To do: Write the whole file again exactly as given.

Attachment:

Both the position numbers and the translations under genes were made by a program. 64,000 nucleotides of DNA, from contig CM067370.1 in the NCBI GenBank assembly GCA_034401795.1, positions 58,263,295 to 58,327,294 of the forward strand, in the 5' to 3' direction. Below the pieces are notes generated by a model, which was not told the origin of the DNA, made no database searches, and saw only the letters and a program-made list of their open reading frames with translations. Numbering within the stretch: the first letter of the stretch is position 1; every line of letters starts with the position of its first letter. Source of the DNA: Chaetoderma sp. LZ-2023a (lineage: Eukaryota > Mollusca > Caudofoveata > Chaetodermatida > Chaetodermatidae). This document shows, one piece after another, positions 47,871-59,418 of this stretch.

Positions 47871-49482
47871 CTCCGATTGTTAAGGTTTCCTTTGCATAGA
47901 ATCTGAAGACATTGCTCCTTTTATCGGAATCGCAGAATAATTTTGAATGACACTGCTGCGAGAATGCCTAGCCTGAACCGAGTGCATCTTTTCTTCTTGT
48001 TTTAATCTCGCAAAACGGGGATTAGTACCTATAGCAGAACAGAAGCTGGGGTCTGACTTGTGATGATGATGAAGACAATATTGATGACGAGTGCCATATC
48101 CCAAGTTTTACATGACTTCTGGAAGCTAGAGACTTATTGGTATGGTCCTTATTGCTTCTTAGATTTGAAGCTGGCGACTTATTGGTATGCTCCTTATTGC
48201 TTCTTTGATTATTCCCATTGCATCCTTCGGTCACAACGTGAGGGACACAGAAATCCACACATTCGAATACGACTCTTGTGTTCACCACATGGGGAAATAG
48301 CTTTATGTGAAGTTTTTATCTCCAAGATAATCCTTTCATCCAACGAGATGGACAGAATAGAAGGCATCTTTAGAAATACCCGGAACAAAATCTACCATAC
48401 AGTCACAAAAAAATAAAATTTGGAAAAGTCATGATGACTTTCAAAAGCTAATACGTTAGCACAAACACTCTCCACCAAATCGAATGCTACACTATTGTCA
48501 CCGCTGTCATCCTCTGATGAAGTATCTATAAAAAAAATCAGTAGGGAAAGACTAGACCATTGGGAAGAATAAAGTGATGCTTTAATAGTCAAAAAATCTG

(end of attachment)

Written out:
Both the position numbers and the translations under genes were made by a program. 64,000 nucleotides of DNA, from contig CM067370.1 in the NCBI GenBank assembly GCA_034401795.1, positions 58,263,295 to 58,327,294 of the forward strand, in the 5' to 3' direction. Below the pieces are notes generated by a model, which was not told the origin of the DNA, made no database searches, and saw only the letters and a program-made list of their open reading frames with translations. Numbering within the stretch: the first letter of the stretch is position 1; every line of letters starts with the position of its first letter. Source of the DNA: Chaetoderma sp. LZ-2023a (lineage: Eukaryota > Mollusca > Caudofoveata > Chaetodermatida > Chaetodermatidae). This document shows, one piece after another, positions 47,871-59,418 of this stretch.

Positions 47871-49482
47871 CTCCGATTGTTAAGGTTTCCTTTGCATAGA
47901 ATCTGAAGACATTGCTCCTTTTATCGGAATCGCAGAATAATTTTGAATGACACTGCTGCGAGAATGCCTAGCCTGAACCGAGTGCATCTTTTCTTCTTGT
48001 TTTAATCTCGCAAAACGGGGATTAGTACCTATAGCAGAACAGAAGCTGGGGTCTGACTTGTGATGATGATGAAGACAATATTGATGACGAGTGCCATATC
48101 CCAAGTTTTACATGACTTCTGGAAGCTAGAGACTTATTGGTATGGTCCTTATTGCTTCTTAGATTTGAAGCTGGCGACTTATTGGTATGCTCCTTATTGC
48201 TTCTTTGATTATTCCCATTGCATCCTTCGGTCACAACGTGAGGGACACAGAAATCCACACATTCGAATACGACTCTTGTGTTCACCACATGGGGAAATAG
48301 CTTTATGTGAAGTTTTTATCTCCAAGATAATCCTTTCATCCAACGAGATGGACAGAATAGAAGGCATCTTTAGAAATACCCGGAACAAAATCTACCATAC
48401 AGTCACAAAAAAATAAAATTTGGAAAAGTCATGATGACTTTCAAAAGCTAATACGTTAGCACAAACACTCTCCACCAAATCGAATGCTACACTATTGTCA
48501 CCGCTGTCATCCTCTGATGAAGTATCTATAAAAAAAATCAGTAGGGAAAGACTAGACCATTGGGAAGAATAAAGTGATGCTTTAATAGTCAAAAAATCTG